The day after, as Cook recorded it

EDITORIAL

A fire burned all night on shore and, like the previous night after the Endeavour’s arrival and the shooting of Te Maro, loud voices were heard. The three youths pulled from the sea around the fishing canoe were clothed, fed and, according to botanist Joseph Banks, “put on chearfull and lively countenances and askd and answerd questions with a great deal of curiosity”.

The following is from Lt James Cook’s journal regarding the following day, 250 years ago today:

“In the morning as I intended to put our prisioners a shore and stay here the day to see what effect it might have upon the other natives, I sent an Officer aShore with the marines and a party of men to cut wood, and soon after followed my self accompaned by Mr Banks, Dr Solander and Tupia, takeing the three natives along with us whome we landed on the west side of the river before mentioned; they were very unwilling to leave us pretending that they should fall into the hands of their enimies who would kill and eat them; howver they at last of their own accords left us and hid themselves in some bushes. Soon after this we discover’d several bodies of the Natives marching towards us, upon which we retir’d a Cross the River and join’d the wooders and with us came the three natives we had just parted with, for we could not prevail upon them to go to their own people. We had no sooner got over the river than the others assembled on the other side to the number of 150 or 200 all arm’d. Tupia now began to parly with them and the three we had with us shew’d every thing we had given them, part of which they laid and left upon the body of the man that was killed the day before, these things seemed so far to convince them of our friendly intentions that one man came over to us while all the others set down upon the sand: we every one made this man a present and the three natives that were with us likewise him with such things as they had got from us, with which after a short stay he retired a cross the river. I now thought proper to take every body on board to prevent any more quarrels and with us came the three natives . . .

“In the PM as I intended to sail in the morning we put the three youths ashore seemingly very much againest their inclination . . . (fear of their enemies) seem’d to be ill founded for we saw them carried aCross the river in a Catamaran and walk leasurely off with the other natives.”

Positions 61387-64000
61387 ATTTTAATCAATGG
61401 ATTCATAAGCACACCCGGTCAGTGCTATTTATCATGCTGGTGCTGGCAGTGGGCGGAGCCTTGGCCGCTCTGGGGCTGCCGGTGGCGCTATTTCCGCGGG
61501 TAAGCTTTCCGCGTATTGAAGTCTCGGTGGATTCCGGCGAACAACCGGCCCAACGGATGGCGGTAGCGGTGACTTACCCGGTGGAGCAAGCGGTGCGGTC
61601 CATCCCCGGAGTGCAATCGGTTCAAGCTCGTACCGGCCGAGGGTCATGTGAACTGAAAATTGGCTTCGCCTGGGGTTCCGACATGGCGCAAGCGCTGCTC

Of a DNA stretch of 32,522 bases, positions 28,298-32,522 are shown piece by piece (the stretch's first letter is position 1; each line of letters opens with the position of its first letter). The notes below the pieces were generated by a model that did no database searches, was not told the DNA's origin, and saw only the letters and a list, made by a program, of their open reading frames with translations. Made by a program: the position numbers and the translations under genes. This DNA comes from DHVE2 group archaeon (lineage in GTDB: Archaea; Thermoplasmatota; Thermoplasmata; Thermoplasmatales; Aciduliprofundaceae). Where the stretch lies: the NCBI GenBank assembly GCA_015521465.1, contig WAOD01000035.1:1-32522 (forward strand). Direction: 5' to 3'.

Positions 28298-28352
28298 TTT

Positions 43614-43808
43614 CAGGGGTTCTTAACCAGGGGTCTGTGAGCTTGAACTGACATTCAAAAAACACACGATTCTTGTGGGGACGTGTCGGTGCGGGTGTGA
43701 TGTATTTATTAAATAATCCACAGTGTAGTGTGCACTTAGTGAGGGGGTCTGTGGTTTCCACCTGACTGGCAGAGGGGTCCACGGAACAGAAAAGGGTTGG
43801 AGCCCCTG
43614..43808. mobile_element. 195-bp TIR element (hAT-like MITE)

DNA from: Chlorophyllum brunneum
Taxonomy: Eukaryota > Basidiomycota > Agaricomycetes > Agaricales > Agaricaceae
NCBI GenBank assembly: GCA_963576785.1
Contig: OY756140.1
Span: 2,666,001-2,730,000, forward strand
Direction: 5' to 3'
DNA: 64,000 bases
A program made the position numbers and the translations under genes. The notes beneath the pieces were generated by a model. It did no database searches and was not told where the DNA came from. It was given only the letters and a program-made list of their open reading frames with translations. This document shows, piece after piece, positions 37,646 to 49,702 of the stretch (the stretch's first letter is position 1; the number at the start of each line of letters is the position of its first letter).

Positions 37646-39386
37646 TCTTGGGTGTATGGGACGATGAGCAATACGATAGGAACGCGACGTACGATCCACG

A fire burned all night on shore and, like the previous night after the Endeavour’s arrival and the shooting of Te Maro, loud voices were heard. The three youths pulled from the sea around the fishing canoe were clothed, fed and, according to botanist Joseph Banks, “put on chearfull and lively countenances and askd and answerd questions with a great deal of curiosity”.

The following is from Lt James Cook’s journal regarding the following day, 250 years ago today:

“In the morning as I intended to put our prisioners a shore and stay here the day to see what effect it might have upon the other natives, I sent an Officer aShore with the marines and a party of men to cut wood, and soon after followed my self accompaned by Mr Banks, Dr Solander and Tupia, takeing the three natives along with us whome we landed on the west side of the river before mentioned; they were very unwilling to leave us pretending that they should fall into the hands of their enimies who would kill and eat them; howver they at last of their own accords left us and hid themselves in some bushes. Soon after this we discover’d several bodies of the Natives marching towards us, upon which we retir’d a Cross the River and join’d the wooders and with us came the three natives we had just parted with, for we could not prevail upon them to go to their own people. We had no sooner got over the river than the others assembled on the other side to the number of 150 or 200 all arm’d. Tupia now began to parly with them and the three we had with us shew’d every thing we had given them, part of which they laid and left upon the body of the man that was killed the day before, these things seemed so far to convince them of our friendly intentions that one man came over to us while all the others set down upon the sand: we every one made this man a present and the three natives that were with us likewise him with such things as they had got from us, with which after a short stay he retired a cross the river. I now thought proper to take every body on board to prevent any more quarrels and with us came the three natives . . .

“In the PM as I intended to sail in the morning we put the three youths ashore seemingly very much againest their inclination . . . (fear of their enemies) seem’d to be ill founded for we saw them carried aCross the river in a Catamaran and walk leasurely off with the other natives.”

Your email address will not be published. Comments will display after being approved by a staff member. Comments may be edited for clarity.

air hair lair - 12 days ago
What a non-read that was!

Poll

  • Voting please wait...
    Your vote has been cast. Reloading page...
    Do you support the new identity and wellbeing focus of Trust Tairawhiti (formerly Eastland Community Trust)?